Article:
Yesterday, I had the pleasure of speaking with a young woman about her health challenges. The Universe, in that uncanny way it has, brought me a mirror of my former self in her image. Here, before me, was a girl suffering the side-effects of trapped emotions held inside a swollen abdomen. She is only 16.
As I spoke to her, I thought, What are we doing to our youth? Before me was a young woman already wrapped up in a culture of belief that to be still is wasted time; that to do more means a day well spent, even if our bodies cry out for rest. Her doctor (wisely) told her that her intestines where suffering from anxiety and stress. She is only 16.
Yet, she too is wise, beyond her years. Although she struggles with a drive to go, go, go, she knows that healing will be easier when she can learn the act of being still. Unfortunately, stillness has become something one must learn, an “action,” many of us must master. We are too used to over-stimulating our bodies and minds. Simply sitting, standing, or lying in stillness takes, in some cases, great effort.
Often, a busy mind and body is a mask for a soul in need of healing. We can fall victim to filling our days with activities, often multi-tasking in the process, in a subconscious effort not to go within. A quiet mind hears the truth.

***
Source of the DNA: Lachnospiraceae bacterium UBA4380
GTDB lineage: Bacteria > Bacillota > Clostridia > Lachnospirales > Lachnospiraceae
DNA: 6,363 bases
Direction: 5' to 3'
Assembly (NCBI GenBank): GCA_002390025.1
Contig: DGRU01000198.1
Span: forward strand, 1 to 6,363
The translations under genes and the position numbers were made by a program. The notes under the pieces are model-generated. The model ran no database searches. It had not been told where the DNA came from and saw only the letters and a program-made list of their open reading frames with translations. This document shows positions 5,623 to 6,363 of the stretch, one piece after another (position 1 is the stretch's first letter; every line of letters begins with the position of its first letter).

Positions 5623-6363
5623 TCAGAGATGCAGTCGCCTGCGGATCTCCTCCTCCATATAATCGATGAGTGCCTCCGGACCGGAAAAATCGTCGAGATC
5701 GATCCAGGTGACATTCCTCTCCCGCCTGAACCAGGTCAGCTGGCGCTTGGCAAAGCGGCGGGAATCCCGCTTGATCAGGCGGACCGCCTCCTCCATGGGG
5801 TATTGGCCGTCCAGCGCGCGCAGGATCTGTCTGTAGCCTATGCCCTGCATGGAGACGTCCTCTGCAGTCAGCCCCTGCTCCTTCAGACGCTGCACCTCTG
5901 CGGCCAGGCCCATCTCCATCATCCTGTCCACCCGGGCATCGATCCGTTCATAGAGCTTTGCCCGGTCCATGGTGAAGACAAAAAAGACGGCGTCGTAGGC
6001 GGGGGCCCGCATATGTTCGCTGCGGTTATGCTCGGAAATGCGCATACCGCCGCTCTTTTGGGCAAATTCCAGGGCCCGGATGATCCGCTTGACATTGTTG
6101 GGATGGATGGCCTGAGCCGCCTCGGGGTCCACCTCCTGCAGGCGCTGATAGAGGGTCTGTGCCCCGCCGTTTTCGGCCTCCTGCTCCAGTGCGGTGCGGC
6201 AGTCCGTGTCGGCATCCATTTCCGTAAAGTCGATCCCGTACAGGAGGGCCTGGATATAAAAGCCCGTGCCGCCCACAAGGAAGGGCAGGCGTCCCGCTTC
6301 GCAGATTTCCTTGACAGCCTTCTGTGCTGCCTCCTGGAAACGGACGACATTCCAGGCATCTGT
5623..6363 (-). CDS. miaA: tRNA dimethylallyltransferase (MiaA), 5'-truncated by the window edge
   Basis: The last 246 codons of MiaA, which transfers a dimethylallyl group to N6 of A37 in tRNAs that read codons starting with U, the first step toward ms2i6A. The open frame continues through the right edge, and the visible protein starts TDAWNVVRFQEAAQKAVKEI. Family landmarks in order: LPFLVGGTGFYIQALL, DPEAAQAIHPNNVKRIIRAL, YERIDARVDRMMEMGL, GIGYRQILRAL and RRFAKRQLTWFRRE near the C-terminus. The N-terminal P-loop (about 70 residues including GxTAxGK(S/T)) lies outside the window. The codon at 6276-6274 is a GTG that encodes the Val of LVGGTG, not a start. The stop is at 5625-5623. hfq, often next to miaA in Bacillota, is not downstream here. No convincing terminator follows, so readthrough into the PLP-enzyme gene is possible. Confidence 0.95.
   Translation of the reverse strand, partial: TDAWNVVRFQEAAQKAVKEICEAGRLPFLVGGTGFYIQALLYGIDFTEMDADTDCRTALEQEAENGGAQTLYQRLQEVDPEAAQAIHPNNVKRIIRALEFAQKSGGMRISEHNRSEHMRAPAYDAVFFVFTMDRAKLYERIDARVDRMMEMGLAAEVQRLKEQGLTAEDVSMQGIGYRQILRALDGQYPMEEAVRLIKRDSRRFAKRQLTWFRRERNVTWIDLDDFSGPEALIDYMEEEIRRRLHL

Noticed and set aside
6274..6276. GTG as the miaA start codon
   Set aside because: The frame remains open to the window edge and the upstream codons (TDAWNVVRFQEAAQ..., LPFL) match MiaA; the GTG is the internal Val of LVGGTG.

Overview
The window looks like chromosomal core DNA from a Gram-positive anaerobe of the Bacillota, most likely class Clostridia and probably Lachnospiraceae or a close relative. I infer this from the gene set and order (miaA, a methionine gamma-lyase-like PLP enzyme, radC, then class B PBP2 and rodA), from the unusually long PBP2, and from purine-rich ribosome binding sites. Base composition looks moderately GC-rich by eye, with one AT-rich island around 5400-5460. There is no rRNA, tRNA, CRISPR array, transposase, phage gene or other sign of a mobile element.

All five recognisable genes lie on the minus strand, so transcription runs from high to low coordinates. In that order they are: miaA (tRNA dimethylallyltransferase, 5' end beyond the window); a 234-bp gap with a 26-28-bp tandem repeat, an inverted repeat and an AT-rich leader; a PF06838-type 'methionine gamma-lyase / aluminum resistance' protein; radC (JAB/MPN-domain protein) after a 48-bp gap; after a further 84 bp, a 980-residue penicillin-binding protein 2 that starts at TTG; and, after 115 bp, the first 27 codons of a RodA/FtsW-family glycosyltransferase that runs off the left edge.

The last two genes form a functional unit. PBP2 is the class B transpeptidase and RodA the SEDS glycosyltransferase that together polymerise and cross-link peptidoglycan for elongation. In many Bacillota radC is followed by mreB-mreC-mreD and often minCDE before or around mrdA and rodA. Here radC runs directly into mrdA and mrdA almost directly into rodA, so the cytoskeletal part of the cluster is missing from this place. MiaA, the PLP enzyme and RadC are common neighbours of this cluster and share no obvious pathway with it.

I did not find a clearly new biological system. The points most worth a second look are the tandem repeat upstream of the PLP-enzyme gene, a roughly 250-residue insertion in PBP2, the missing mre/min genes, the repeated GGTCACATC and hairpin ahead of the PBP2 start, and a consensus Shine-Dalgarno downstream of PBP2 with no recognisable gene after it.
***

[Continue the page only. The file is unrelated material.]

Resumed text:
Again, What are we teaching our youth? The younger generations learn by example, just as we, older generations did. They look to their parents, but they also look to their peers and the media, who are often feeding the notion that more is more, and to keep working harder to be “better,” and to “succeed” in a society driven by greed and competition.
I know it’s not an easy life to shed. When I am quiet, which I have learned to love, and even relish, sometimes the ego’s guilt will step in and tell me I need to accomplish more with my day. A quiet mind and body is open to receiving the vibration of Love and Truth.
A quiet mind/body/soul is in harmony with the Universe and receives its infinite wisdom and healing.
How humbling and gratifying it was to stand beside this remarkable young woman and hear her speak to me about her efforts to be still. She is taking yoga classes, something that was not common when I was her age. There is so much hope for our future and for the younger generations. Can we teach our children to be still, and, in doing so, be embrace the stillness of being ourselves?
I think we can. I think we need to. I think we have no choice.